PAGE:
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Reviews » DVD Video Reviews » Sleepover
Sleepover
Lifesize Entertainment // Unrated // August 30, 2005
List Price: $27.95 [Buy now and save at Amazon]
Review by Carl Davis | posted August 5, 2005 | E-mail the Author
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When I saw the title "Sleepover" in my review queue, I was sure it would be the dark teen comedy Sleepover (2004) starring the rapidly developing Alex Vega of Spy Kids fame. Instead it turned out to be New York filmmaker John Sullivan's debut feature Sleepover (1995), which just I didn't have a clue about. It's also a film centered on a group of teens, it can be dark at times, but it also goes out of its way to present these characters in a realistic light. Unfortunately, this turns out to be the film's downfall, as some promising scenes of character development ultimately go nowhere and the usual melodramatic teen clich├ęs rear their ugly heads towards the end.

Sleepoverfollows Sean (Karl Giant) and his friends Mark (Michael Albanese) and Ken (Ken Miles) as they plan one last adventure on the last summer of the weekend. They all agree to tell their parents they're spending the night at each other's houses, but are actually planning on stealing a car and going out looking for girls. Sean is our eyes and ears, the everyman of the group. Mark is the tough kid, always trying to step out of his older brother's shadow, one minute your best friend and the next a bully. Ken is black and little is known about his background, but he faces discrimination from the mostly white, Connecticut suburban kids and even Mark, who claims he's a friend.

After stealing a car to go o a joyride, the trio meet up with a group of girls, the spoiled Brook, her younger sister Anne and Megan, who really likes Sean, but is too shy to express her feelings. We get to watch the group vandalize a Dairy Queen, hang out by the Quarry, get in trouble with the police and constantly fight and bicker with one another. In other words, a typical 24 hours in the life of a suburban teenager. While there are some genuine and even inspired moments, the rest just feels like watching those kids that you always see hanging out at the mall or in your local diner.

I do have to take some time to discuss one aspect of the film and that is its amazing soundtrack. Being a product of it's time, 1995, in this case is a good thing. The teens on display here are not your current crop of Gen Y'ers, instead these teens aren't pop culture addicts, they ask why there aren't as many videos on MTV anymore, they don't revel in violence and a gun is still seen as something to fear and respect, not idolize. The soundtrack really reflects the time period with music from Helmet, Don Caballero and somehow Sullivan was even able to get the late Jeff Buckley involved to score the film for which he contributed three original songs: "Searching," "Tongue" and "Yes."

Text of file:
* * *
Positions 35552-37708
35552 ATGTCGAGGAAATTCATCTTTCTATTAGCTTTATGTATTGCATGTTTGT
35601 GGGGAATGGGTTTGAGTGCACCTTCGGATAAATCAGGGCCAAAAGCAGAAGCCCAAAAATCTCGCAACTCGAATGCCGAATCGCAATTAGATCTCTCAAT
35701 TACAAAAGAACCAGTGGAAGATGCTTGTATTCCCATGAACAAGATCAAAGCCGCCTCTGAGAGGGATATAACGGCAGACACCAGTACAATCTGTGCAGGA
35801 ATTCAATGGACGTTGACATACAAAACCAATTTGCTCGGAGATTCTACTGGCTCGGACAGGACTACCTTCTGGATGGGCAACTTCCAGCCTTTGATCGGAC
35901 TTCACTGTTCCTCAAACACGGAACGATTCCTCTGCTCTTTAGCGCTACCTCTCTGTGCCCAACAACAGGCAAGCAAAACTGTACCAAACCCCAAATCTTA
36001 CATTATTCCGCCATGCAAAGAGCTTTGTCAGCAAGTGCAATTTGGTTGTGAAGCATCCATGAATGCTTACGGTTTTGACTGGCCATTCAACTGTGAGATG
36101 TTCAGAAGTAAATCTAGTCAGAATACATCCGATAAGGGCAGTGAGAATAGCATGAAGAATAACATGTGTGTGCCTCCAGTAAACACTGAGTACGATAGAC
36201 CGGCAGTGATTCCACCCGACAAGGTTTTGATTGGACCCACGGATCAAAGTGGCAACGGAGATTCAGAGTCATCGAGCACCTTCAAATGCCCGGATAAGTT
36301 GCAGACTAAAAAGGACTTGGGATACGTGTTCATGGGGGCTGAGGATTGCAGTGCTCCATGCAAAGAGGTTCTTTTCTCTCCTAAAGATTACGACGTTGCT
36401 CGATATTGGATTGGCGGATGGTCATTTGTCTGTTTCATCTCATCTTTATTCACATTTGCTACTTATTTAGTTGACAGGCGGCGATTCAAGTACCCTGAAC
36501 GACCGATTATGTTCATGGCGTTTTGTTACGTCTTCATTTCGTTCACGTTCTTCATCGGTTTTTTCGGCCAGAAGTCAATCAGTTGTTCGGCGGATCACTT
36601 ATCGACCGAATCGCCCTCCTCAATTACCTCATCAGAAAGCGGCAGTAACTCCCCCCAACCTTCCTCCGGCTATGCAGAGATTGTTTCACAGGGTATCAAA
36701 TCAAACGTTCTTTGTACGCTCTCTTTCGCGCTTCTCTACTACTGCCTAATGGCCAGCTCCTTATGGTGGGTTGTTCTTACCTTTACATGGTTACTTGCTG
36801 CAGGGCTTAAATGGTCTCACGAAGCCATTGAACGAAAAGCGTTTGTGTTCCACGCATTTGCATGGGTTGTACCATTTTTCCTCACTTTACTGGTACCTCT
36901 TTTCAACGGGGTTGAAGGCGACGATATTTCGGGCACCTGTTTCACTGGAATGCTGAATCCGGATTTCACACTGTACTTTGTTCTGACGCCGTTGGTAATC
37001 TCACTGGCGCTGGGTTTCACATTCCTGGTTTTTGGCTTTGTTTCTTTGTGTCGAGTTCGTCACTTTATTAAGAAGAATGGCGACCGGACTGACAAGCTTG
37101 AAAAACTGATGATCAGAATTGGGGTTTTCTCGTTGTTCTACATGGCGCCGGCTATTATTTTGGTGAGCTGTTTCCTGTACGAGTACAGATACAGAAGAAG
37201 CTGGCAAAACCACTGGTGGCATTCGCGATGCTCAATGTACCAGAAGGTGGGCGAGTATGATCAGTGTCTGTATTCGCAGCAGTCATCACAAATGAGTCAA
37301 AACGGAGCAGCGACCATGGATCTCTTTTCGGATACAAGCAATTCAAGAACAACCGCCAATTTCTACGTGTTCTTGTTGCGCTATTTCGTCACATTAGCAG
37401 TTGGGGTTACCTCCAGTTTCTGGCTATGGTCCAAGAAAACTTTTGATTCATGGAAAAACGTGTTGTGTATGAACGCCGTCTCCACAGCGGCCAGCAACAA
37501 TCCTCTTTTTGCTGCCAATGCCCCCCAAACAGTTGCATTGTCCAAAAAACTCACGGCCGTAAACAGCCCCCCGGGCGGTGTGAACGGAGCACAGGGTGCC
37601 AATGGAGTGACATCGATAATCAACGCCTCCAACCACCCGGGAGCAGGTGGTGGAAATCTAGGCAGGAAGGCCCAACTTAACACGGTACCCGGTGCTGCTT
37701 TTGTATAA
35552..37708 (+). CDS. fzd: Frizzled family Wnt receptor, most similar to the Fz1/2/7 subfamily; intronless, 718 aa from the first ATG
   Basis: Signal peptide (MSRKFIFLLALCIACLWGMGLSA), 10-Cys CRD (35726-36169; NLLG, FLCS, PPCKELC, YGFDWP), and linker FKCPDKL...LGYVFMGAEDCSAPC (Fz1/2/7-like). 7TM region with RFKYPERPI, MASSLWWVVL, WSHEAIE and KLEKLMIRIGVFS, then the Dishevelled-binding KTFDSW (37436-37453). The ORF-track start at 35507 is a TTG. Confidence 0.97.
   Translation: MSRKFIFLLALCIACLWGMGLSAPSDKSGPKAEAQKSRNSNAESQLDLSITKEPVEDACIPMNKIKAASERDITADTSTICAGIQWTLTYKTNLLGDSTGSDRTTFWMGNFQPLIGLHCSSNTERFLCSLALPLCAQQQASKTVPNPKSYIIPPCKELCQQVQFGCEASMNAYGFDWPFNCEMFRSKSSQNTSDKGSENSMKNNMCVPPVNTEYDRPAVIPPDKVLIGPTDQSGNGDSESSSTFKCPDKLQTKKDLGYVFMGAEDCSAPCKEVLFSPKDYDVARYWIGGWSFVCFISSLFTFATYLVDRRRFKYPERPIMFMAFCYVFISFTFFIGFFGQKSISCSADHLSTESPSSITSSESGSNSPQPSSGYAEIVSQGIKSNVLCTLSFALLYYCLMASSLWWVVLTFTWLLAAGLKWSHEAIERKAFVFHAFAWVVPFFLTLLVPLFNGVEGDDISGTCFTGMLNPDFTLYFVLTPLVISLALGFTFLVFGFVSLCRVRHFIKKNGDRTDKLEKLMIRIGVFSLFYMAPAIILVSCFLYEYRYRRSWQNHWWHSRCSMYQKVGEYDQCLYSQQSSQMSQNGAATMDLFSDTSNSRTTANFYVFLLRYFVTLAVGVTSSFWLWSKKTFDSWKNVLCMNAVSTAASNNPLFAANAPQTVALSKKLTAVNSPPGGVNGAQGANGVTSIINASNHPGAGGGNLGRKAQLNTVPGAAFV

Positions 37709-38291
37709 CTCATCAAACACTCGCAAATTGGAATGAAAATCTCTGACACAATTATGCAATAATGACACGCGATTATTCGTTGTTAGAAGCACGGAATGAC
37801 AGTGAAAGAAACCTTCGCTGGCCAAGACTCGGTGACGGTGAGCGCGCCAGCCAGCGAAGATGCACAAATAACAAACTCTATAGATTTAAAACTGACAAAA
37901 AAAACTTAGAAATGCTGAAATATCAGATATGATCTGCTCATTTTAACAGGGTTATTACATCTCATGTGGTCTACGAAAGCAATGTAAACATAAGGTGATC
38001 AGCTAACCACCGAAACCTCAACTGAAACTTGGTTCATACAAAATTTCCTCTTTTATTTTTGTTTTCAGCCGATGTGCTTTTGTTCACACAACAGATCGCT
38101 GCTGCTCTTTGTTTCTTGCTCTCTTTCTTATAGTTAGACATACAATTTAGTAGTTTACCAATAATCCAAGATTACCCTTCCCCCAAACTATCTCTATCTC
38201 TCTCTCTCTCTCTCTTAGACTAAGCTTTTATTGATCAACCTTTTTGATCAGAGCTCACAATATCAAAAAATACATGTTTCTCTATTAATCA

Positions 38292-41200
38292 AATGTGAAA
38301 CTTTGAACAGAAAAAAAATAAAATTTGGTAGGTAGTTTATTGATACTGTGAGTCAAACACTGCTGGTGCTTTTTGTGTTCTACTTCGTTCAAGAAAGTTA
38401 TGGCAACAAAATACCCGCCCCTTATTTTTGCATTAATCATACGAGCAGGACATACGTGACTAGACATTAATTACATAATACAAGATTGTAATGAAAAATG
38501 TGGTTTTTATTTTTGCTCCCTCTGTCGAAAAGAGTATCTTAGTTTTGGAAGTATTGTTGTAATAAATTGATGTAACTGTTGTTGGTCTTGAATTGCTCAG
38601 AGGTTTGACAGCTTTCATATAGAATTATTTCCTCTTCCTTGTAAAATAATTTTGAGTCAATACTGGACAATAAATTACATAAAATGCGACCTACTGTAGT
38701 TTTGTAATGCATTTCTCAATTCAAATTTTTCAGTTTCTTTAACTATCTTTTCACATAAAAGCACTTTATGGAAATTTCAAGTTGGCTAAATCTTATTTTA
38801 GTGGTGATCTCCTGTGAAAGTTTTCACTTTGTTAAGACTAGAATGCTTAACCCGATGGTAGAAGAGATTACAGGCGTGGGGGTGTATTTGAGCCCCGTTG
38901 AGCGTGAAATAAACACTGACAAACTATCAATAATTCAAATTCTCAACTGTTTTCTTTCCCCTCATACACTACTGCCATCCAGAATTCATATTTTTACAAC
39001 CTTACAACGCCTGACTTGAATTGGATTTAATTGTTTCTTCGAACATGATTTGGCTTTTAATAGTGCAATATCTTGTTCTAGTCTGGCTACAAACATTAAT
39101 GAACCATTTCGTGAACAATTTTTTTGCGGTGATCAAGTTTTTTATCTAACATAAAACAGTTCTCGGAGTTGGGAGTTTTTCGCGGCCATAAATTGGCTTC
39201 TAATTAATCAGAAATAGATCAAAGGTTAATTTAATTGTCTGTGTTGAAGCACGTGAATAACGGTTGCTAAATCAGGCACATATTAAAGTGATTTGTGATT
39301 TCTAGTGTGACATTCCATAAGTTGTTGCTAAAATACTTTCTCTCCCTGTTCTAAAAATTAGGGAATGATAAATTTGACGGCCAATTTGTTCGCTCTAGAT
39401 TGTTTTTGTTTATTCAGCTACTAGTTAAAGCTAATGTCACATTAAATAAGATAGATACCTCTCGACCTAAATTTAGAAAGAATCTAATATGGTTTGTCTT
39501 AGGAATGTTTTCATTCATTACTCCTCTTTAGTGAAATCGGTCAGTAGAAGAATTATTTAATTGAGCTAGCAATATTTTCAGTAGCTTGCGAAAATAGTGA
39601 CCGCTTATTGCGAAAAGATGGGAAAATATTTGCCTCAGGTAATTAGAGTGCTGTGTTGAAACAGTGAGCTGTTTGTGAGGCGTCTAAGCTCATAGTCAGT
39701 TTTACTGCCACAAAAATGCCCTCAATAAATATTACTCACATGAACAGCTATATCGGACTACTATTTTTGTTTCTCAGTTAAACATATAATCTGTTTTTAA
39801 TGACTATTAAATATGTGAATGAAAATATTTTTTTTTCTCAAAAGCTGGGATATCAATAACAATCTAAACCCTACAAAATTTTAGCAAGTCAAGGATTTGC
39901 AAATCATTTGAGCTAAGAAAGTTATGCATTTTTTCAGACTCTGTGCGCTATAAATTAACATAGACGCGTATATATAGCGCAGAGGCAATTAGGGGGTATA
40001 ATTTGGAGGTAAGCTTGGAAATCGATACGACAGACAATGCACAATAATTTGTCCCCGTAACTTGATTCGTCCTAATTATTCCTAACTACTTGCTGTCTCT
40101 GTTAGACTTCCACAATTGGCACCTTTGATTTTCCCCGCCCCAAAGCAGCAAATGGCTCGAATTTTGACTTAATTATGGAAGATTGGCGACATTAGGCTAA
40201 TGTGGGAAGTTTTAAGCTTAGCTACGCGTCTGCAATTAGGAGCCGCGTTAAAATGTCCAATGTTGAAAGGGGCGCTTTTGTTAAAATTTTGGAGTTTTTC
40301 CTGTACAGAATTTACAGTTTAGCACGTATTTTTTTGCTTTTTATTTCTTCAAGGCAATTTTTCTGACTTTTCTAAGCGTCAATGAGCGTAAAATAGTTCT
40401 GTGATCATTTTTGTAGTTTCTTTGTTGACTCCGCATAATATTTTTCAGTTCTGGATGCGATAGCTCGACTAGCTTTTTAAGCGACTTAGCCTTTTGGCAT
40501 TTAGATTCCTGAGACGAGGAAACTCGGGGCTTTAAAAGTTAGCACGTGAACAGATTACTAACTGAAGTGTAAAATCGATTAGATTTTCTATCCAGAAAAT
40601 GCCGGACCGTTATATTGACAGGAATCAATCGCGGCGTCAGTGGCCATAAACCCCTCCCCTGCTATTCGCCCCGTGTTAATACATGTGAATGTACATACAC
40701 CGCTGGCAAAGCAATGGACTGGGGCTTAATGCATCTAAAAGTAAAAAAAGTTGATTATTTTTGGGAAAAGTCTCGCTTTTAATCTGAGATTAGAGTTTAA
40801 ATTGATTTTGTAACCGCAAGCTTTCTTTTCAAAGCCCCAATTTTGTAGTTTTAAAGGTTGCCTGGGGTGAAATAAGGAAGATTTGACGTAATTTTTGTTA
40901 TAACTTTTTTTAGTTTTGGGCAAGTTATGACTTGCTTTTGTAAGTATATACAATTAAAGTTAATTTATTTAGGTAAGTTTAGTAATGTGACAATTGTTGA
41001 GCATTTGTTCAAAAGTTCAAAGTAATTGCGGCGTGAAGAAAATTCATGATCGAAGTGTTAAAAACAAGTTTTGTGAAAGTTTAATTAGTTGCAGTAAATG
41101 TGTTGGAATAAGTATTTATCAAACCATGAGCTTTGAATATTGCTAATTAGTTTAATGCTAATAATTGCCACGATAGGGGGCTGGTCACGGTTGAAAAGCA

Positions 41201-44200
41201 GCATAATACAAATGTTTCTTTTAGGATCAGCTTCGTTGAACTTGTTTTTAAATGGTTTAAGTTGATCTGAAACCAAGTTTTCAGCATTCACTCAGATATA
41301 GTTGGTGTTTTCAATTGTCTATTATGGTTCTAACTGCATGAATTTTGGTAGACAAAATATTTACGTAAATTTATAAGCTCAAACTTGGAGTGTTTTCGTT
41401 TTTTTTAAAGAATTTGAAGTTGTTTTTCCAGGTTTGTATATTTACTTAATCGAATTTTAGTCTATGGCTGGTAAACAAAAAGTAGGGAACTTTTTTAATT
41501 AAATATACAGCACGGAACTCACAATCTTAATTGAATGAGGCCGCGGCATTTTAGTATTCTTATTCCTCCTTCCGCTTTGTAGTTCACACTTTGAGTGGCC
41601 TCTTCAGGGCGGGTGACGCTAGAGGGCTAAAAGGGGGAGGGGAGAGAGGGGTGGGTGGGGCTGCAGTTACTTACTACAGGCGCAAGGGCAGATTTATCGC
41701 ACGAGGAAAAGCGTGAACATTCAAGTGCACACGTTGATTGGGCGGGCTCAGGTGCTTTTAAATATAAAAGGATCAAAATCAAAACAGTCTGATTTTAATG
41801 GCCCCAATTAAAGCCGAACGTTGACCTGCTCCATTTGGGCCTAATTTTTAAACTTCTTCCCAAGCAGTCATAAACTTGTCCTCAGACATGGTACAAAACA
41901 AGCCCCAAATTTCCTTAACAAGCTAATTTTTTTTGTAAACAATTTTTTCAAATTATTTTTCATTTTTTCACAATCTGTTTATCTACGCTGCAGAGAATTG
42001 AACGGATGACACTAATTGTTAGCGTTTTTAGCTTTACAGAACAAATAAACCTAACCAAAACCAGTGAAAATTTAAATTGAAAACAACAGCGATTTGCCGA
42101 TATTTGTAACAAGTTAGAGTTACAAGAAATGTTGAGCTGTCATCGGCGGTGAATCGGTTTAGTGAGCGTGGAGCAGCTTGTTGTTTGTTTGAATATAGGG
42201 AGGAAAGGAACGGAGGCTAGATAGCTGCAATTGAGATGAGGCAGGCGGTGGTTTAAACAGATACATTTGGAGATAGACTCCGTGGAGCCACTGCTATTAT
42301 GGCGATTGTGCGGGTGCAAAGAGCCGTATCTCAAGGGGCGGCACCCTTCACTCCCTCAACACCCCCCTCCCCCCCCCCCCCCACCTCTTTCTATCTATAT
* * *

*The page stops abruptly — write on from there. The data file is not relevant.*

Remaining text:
The DVD:

Picture: Sleepover is in a 4:3 letterbox presentation. This film was shot full frame on 16mm stock which was then blown up to 35mm. There is definitely a handmade look to the film, which was mostly shot guerilla style, and while it's a relatively clean print, the picture is drab and there's a lot of grain.

Audio: The 2.0 channel Dolby Digital Stereo Track sounds good, although the dialogue often contends with ambient sound, the soundtrack shines.

Extras: There are two decent extras on this 10th Anniversary Edition, the first of which is an informative director's commentary by Sullivan and the other is Sullivan's award-winning short "Deliver It" (a.k.a "Pizza Guys").

Conclusion: Sleepover was certainly a promising debut, but with the only other feature-length film to Mr. Sullivan's credit being Follow Me Outside (2000), only two films in 10 years does not a career make. This is a good example of the kind of independent filmmaking done in the '90s and for a young cast they try and give it their all. Sadly, the lack of a strong narrative saps your interest before the last half when things finally get moving. Jeff Buckley fans should Rent It.

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